The debt-laden nation must pay back €304m (£218m) in loans due to the International Monetary Fund on Friday, but is struggling to reach a deal with the European Commission, the European Central Bank and the IMF needed to unlock €7.2bn in vital funds due under its second bailout in 2012. Continue reading
(Reuters) – The German government believes that the euro zone would now be able to cope with a Greece exit if that proved to be necessary, Der Spiegel news magazine reported on Saturday, citing unnamed government sources.
Both Chancellor Angela Merkel and Finance Minister Wolfgang Schaeuble believe the euro zone has implemented enough reforms since the height of the regional crisis in 2012 to make a potential Greece exit manageable, Der Spiegel reported. Continue reading
Fitch Ratings has cut its credit grade for the European fund that provides rescue loans to Greece, Ireland and Portugal.
The agency says it lowered the rating for the European Financial Stability Facility – or EFSF- by one notch from AAA to AA+ as a result of its downgrade of France last week. The EFSF’s creditworthiness depends on that of the countries that provide its financing, which includes France. Continue reading
The European Union will seek on Friday to forge rules to force losses on large savers when banks fail, a sensitive reform that could shape how the euro zone deals with its sickly banks.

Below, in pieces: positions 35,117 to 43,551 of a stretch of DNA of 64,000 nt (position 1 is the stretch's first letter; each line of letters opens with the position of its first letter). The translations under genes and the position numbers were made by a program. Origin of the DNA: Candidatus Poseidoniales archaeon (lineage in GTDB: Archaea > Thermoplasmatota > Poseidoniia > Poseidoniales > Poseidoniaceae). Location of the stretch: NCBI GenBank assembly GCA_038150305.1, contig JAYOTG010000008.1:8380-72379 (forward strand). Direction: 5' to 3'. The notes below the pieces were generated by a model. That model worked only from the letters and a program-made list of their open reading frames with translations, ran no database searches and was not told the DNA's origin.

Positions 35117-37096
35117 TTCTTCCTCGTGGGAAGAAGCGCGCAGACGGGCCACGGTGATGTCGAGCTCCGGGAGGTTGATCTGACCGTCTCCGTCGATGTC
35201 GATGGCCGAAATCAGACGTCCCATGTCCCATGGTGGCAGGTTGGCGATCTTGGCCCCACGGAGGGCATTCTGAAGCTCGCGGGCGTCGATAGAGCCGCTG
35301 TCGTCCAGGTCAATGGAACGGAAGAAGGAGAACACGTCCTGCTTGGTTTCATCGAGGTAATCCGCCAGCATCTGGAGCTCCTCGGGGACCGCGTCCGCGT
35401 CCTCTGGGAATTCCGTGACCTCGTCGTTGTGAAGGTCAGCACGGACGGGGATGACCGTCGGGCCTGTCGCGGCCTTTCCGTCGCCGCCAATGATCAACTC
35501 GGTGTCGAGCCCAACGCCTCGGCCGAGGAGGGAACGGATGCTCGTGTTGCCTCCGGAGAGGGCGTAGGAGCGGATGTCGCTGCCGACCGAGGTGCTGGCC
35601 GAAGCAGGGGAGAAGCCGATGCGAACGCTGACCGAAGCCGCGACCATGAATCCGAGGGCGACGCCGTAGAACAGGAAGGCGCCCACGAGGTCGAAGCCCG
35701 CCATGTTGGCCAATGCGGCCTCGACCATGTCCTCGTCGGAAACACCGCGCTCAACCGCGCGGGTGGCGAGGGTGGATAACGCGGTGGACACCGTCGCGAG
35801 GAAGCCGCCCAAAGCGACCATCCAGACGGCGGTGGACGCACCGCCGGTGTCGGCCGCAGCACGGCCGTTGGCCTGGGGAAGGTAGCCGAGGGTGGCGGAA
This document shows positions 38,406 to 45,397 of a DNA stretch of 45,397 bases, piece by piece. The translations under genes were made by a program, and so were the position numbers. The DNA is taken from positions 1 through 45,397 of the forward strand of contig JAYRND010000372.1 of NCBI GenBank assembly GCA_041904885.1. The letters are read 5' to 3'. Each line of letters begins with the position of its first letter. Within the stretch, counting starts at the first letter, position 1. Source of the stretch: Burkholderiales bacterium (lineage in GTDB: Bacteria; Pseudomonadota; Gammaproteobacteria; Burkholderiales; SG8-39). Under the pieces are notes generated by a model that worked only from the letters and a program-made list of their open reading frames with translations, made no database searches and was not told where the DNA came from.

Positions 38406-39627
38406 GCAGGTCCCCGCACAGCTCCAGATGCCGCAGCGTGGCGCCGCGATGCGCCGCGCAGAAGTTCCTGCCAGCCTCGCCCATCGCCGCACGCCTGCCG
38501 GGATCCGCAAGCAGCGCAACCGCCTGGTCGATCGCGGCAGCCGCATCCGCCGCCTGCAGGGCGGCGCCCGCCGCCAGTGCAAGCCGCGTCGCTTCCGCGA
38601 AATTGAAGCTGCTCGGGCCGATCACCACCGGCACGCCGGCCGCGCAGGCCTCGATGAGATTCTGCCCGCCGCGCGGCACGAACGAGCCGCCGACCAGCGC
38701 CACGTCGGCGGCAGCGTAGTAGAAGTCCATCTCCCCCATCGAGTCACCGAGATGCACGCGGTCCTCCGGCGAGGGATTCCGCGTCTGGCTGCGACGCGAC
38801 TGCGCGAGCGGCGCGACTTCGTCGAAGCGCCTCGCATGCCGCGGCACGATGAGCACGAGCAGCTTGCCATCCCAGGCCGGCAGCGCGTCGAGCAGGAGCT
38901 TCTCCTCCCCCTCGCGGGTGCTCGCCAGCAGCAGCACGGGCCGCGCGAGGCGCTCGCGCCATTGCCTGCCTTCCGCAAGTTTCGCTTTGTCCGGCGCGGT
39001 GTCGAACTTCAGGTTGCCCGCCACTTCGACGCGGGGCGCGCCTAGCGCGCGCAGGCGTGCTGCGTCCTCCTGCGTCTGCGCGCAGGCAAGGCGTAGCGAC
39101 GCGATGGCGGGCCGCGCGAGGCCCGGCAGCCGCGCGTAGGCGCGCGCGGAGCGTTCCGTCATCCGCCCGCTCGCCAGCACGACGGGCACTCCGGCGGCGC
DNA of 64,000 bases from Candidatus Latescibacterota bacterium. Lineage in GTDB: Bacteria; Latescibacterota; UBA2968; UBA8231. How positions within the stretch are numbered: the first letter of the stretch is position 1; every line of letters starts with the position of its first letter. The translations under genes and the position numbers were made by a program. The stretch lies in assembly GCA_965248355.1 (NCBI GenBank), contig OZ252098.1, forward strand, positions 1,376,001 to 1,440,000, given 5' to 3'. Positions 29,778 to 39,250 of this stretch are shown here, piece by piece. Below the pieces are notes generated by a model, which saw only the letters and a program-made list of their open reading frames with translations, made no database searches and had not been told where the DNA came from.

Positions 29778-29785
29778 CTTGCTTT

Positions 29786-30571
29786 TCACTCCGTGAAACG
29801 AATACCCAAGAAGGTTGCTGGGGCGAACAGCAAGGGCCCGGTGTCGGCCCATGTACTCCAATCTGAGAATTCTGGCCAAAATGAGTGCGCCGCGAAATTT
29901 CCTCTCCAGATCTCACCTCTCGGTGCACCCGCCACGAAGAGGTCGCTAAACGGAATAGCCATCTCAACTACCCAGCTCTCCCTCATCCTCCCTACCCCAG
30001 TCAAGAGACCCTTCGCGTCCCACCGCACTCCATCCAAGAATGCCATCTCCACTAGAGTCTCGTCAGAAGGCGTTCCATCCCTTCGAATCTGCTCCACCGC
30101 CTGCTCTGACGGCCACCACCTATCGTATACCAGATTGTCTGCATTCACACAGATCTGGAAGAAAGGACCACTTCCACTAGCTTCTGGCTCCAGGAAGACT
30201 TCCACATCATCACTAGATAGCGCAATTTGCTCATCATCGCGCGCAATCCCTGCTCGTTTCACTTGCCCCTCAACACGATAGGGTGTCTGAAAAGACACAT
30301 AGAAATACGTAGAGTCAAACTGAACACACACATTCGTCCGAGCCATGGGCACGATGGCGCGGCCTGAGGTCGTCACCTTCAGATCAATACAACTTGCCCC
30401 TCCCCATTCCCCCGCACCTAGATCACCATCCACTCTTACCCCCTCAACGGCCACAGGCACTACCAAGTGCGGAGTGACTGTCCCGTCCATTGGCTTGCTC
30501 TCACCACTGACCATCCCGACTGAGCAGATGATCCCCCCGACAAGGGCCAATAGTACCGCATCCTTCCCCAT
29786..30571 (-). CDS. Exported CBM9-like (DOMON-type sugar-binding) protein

Finance ministers in Luxembourg will try to resolve one of the most difficult questions posed by Europe’s banking crisis – how to shut failed banks without sowing panic or burdening taxpayers. Continue reading
The markets are now in the early stage of panic transactions. In the end, people will see that Europe’s loss is Germany’s gain.
Banks, companies and investors are preparing themselves for a collapse of the euro. Cross-border bank lending is falling, asset managers are shunning Europe and money is flowing into German real estate and bonds. The euro remains stable against the dollar because America has debt problems too. But unlike the euro, the dollar’s structure isn’t in doubt.
Banks, investors and companies are bracing themselves for the possibility that the euro will break up — and are thus increasing the likelihood that precisely this will happen.